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Selective serotonin reuptake inhibitors may lead to improved cataract surgery outcomes in patients with amblyopia

Overview of attention for article published in Clinical Ophthalmology, August 2019
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About this Attention Score

  • Average Attention Score compared to outputs of the same age

Mentioned by

twitter
1 tweeter

Readers on

mendeley
1 Mendeley
Title
<p>Selective serotonin reuptake inhibitors may lead to improved cataract surgery outcomes in patients with amblyopia</p>
Published in
Clinical Ophthalmology, August 2019
DOI 10.2147/opth.s213289
Authors

Kevin Z Xin, Christina R Prescott

Twitter Demographics

The data shown below were collected from the profile of 1 tweeter who shared this research output. Click here to find out more about how the information was compiled.

Mendeley readers

The data shown below were compiled from readership statistics for 1 Mendeley reader of this research output. Click here to see the associated Mendeley record.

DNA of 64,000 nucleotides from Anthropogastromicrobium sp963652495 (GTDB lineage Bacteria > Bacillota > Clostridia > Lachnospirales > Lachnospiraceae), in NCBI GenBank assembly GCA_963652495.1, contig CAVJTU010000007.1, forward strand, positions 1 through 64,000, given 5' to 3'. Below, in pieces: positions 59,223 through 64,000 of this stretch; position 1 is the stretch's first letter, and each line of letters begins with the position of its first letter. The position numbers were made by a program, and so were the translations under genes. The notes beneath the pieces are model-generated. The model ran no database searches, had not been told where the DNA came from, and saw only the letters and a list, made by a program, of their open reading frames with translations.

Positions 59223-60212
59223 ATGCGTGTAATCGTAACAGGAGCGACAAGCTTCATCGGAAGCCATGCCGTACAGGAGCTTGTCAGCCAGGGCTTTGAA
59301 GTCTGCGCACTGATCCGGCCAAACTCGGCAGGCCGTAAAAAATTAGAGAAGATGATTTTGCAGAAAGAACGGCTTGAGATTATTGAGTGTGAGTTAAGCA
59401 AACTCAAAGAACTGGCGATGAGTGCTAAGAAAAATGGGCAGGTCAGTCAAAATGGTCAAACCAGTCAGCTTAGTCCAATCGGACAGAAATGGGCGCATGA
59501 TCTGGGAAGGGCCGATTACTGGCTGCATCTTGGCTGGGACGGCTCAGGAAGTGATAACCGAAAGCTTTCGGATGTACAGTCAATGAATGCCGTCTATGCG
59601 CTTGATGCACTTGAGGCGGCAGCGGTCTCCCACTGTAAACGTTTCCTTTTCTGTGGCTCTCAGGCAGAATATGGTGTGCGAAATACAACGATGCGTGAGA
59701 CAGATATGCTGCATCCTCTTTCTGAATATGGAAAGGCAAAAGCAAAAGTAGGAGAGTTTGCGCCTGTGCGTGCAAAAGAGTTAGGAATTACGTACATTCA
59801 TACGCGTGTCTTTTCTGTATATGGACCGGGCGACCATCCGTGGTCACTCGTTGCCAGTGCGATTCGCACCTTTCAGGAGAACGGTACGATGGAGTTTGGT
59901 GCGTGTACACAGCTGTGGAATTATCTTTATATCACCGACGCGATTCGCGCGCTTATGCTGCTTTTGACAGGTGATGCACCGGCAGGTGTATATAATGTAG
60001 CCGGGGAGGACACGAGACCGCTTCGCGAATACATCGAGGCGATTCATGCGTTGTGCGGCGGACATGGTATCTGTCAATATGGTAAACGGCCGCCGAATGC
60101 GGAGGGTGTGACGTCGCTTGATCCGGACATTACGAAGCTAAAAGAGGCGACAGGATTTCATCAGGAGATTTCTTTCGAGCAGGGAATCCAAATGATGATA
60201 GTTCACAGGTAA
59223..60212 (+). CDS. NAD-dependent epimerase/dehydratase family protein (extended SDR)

Geographical breakdown

Country Count As %
Unknown 1 100%

Demographic breakdown

Readers by professional status Count As %
Student > Master 1 100%
Readers by discipline Count As %
Nursing and Health Professions 1 100%

Attention Score in Context

This research output has an Altmetric Attention Score of 1. This is our high-level measure of the quality and quantity of online attention that it has received. This Attention Score, as well as the ranking and number of research outputs shown below, was calculated when the research output was last mentioned on 09 August 2019.
All research outputs
#10,655,791
of 16,651,312 outputs
Outputs from Clinical Ophthalmology
#919
of 2,020 outputs
Outputs of similar age
#158,501
of 265,769 outputs
Outputs of similar age from Clinical Ophthalmology
#32
of 69 outputs
Altmetric has tracked 16,651,312 research outputs across all sources so far. This one is in the 23rd percentile – i.e., 23% of other outputs scored the same or lower than it.
So far Altmetric has tracked 2,020 research outputs from this source. They receive a mean Attention Score of 3.7. This one is in the 44th percentile – i.e., 44% of its peers scored the same or lower than it.
Older research outputs will score higher simply because they've had more time to accumulate mentions. To account for age we can compare this Altmetric Attention Score to the 265,769 tracked outputs that were published within six weeks on either side of this one in any source. This one is in the 32nd percentile – i.e., 32% of its contemporaries scored the same or lower than it.
We're also able to compare this research output to 69 others from the same source and published within six weeks on either side of this one. This one is in the 28th percentile – i.e., 28% of its contemporaries scored the same or lower than it.